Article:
January 28, 2004
From: John Chuk
Here are images of what may be Trapania aureopunctata? The specimen was found at Portsea Pier, Victoria, Australia on 15th December 2003. It measured 10mm in length and was found on an orange sponge on a pier pylon at a depth of 4m. It was possibly feeding on what appeared to be a dense population of entoprocts living on the sponge surface. Nearby was an egg ribbon that was very similar in form to egg ribbons known to belong to T. brunnea and T. benni (and it could well belong to either of those species though a thorough search failed to find any other Trapania specimens on the pylon).
The specimen had typical Trapania morphology. The body was somewhat translucent dusted with opaque white. A distinct golden orange spot was visible on the dorsum, anterior to the gills. Many other very fine, golden brown spots were seen on the body when observed with a 10x lens. The lateral processes had golden brown streaks on their lateral edges and tips. These were of varying size, most very short, the largest being a streak running up from the base, for about a third of the length, of the right lateral process adjacent to the rhinophores.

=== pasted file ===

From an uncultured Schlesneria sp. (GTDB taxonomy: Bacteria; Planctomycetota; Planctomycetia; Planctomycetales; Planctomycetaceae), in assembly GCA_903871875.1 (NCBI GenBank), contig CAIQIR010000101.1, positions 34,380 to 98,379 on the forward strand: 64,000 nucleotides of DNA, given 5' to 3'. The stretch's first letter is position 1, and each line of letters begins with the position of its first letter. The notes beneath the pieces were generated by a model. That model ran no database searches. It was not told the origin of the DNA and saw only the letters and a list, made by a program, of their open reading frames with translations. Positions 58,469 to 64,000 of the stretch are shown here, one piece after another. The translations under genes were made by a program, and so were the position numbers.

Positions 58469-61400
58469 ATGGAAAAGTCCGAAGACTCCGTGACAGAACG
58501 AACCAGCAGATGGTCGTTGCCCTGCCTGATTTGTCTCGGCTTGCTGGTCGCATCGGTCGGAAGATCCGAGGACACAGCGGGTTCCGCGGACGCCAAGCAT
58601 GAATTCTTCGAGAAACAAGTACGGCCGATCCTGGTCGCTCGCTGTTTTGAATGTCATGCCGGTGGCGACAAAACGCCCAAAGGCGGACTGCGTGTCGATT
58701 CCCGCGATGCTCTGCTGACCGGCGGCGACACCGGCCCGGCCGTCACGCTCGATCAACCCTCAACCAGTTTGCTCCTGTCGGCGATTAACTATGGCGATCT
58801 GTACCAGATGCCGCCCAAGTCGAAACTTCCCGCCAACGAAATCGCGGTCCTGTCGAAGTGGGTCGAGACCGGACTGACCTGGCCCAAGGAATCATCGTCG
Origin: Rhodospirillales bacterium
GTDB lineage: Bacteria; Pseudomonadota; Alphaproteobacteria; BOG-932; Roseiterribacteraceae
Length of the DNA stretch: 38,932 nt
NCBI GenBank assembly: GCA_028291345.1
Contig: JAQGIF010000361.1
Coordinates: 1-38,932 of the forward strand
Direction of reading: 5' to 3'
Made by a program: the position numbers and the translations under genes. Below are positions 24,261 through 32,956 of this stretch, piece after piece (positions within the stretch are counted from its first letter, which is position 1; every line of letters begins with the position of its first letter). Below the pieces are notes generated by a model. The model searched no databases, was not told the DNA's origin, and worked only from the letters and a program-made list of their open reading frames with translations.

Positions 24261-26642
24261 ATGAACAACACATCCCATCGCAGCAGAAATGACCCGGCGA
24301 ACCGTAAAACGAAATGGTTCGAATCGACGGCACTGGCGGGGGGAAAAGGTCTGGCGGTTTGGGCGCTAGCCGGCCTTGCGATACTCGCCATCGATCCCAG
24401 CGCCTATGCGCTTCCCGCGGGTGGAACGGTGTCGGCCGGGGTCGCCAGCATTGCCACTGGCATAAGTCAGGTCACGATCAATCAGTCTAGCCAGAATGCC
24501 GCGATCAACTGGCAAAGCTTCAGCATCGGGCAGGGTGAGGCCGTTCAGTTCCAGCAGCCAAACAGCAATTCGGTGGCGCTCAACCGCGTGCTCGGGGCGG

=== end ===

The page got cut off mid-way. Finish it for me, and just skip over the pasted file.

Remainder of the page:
The upper image is an in situ close up of the specimen. The darkly pigmented calyces of the entoprocts (possibly a loxosomatid entoproct) are visible on the sponge surface. The middle image is an in situ shot showing the specimen as found. The egg ribbon found near the specimen is arrowed. The lower image is an aquarium shot which does show the golden brown streak on the lower portion of the right lateral process adjacent to the rhinophores.
Do you agree with my tentative identification? If it is T. aureopunctata it may suggest that the species has a distribution somewhat similar to T. benni and T. brunnea?
email@example.comChuk, J., 2004 (Jan 28) Trapania aureopunctata? from S.E. Australia. [Message in] Sea Slug Forum. Australian Museum, Sydney. Available from http://www.seaslugforum.net/find/12016
I have no doubt this animal is T. aureopunctata which remains a rarely seen species. Your find and Nerida's message certainly suggests it has a temperate Australian distribution.